Nuclear reprogramming of tissue cells back to an embryonic cell state is generally inefficient

Histone variant macroH2A marks embryonic differentiation in vivo and acts as an epigenetic barrier to induced pluripotency.

Nuclear reprogramming of tissue cells back to an embryonic cell state is generally inefficient. This reflects the stability of tissue cells. A long lasting question in biology concerns what particular mechanisms acquired during embryonic development are responsible for this stability. Our study identifies for the first time a link between a mechanism, macroH2A, and embryonic development, which antagonises reprogramming to an embryonic cell state.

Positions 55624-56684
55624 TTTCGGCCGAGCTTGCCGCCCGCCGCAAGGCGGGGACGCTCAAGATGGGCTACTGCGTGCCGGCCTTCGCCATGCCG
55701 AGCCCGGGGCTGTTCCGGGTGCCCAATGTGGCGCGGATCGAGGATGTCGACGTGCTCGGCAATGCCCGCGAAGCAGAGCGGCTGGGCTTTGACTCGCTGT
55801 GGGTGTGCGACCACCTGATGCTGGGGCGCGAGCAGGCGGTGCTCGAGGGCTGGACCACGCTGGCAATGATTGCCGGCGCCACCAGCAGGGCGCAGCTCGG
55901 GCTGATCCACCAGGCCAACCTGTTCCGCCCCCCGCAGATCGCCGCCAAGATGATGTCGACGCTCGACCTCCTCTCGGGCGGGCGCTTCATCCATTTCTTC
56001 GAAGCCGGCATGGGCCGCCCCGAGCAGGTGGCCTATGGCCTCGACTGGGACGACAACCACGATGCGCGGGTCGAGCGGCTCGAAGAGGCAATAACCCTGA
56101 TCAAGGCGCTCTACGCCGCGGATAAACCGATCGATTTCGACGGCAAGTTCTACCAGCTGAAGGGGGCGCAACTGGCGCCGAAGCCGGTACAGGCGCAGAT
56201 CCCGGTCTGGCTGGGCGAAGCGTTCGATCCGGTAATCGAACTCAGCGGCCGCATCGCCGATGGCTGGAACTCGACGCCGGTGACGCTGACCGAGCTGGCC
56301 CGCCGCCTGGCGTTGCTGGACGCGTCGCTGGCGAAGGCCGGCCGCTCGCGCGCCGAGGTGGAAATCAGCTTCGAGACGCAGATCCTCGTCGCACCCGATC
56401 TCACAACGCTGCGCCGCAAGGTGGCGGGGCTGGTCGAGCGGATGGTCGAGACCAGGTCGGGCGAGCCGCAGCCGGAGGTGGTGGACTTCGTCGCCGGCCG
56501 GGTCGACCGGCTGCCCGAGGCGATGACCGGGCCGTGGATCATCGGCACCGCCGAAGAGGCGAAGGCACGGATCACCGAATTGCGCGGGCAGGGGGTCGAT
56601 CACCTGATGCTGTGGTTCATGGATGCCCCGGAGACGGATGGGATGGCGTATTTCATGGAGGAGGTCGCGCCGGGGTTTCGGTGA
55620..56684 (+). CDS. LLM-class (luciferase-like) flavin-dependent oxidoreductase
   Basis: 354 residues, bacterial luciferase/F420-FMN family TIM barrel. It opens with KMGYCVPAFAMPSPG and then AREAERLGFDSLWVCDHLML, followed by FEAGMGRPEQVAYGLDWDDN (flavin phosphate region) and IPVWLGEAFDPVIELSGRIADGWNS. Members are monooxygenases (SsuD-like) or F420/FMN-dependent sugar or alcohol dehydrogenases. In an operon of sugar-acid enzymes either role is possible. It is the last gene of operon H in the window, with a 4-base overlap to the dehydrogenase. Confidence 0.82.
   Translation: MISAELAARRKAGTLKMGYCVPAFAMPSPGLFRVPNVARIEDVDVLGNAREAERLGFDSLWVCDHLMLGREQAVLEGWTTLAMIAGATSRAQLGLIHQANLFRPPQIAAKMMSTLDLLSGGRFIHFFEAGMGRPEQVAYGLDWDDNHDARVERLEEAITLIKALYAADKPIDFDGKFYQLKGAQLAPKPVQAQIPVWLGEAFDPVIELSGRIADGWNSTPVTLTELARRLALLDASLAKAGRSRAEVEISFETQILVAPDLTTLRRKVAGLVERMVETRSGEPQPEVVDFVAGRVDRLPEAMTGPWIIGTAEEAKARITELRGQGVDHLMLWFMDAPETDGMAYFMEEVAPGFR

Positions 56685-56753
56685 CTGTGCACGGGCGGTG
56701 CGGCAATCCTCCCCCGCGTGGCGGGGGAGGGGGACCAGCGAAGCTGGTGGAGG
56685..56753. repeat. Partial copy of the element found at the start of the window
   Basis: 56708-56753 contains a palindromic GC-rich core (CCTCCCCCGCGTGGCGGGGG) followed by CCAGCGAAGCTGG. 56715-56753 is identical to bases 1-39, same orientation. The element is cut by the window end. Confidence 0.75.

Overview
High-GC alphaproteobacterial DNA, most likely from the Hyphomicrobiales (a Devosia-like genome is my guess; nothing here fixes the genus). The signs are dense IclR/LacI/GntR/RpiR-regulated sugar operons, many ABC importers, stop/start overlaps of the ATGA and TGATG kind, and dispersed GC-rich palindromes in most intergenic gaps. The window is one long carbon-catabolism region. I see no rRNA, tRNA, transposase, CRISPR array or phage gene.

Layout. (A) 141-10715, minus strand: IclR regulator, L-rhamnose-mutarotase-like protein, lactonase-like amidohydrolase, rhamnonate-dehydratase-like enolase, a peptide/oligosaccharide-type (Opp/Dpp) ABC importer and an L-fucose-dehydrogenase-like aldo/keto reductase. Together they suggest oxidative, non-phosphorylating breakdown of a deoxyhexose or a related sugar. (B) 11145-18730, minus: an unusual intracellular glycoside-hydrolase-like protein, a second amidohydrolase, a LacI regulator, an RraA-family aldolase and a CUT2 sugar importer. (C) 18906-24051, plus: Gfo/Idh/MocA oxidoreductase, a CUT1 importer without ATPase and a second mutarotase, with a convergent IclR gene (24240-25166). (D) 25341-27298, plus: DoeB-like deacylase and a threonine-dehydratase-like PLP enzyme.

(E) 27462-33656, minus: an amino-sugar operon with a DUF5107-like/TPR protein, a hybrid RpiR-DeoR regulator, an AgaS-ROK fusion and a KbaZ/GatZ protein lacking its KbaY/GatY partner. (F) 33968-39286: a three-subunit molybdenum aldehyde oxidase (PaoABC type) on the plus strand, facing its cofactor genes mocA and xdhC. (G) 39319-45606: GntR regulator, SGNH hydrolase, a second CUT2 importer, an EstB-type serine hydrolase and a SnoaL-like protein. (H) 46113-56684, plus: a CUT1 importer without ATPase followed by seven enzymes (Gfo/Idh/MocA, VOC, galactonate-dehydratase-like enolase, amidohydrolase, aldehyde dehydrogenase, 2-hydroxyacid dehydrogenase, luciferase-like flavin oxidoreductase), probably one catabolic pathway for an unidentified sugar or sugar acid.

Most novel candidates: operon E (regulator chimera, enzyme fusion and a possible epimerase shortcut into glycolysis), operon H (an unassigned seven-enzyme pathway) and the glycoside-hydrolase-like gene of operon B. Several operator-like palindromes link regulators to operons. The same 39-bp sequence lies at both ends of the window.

Authors: Vincent Pasque, Aliaksandra Radzisheuskaya, Astrid Gillich, Richard P. Halley-Stott, Maryna Panamarova, Magdalena Zernicka-Goetz, M. Azim Surani, José C.R. Silva

Publication details: http://jcs.biologists.org/content/early/2012/10/12/jcs.113019.full.pdf+html

E6.5 female X-GFP mouse conceptus wholemount immunofluorescence against macroH2A.1 (red in merge pan

¬E6.5 female X-GFP mouse conceptus wholemount immunofluorescence against macroH2A.1 (red in merge panel) and GFP (green in merge panel). MacroH2A.1 is highly expressed in the visceral endoderm (VE) and to some extent in the extra embryonic ectoderm (TE) but is not detected in the epiblast (EPI), precursor of all somatic lineages (mosaic X-GFP expression due to random X chromosome inactivation). DAPI is in blue. Images are projected confocal Z-sections. Scale bar = 20 µm. (Image credit: Vincent Pasque and Astrid Gillich.)

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